Toward Exemplification Literacy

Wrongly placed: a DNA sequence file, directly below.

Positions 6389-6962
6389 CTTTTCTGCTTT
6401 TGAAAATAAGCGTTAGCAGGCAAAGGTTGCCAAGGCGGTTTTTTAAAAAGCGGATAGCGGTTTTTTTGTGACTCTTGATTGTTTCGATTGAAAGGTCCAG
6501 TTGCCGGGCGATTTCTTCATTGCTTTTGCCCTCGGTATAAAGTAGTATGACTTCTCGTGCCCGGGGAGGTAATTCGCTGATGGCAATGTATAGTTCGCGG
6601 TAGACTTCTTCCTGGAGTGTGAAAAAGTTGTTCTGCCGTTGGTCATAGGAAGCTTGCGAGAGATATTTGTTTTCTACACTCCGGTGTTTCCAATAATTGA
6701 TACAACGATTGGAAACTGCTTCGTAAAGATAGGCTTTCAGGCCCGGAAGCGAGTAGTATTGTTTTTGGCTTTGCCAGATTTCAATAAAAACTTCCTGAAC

T he fact that acquaintance with exemplars influences the assessment of salient phenomena as well as of comparatively irrelevant phenomena, social and other wise, should not surprise anyone. For millennia, humans had to render behaviorguiding judgment of general occurrences on the basis of experience with only a limited number of manifestations of these occurrences. The communication of experience eventually broadened the judgmental basis. Integration of personal ex perience with the experience of others, especially of many others, provided poten tially superior grounds for judgment. It also opened the door for misassessment, however, because the conveyance of others' experience could be distorted by the informers' communicative deficiencies or, more likely, by their selfish interest in the matters at issue. Given the severe limitations of personal experience, along with the inevitability of having to act on environments familiar to others but novel to those having to act, there was no alternative to accepting the risk inherent to re lying on the not necessarily reliable information provided by others.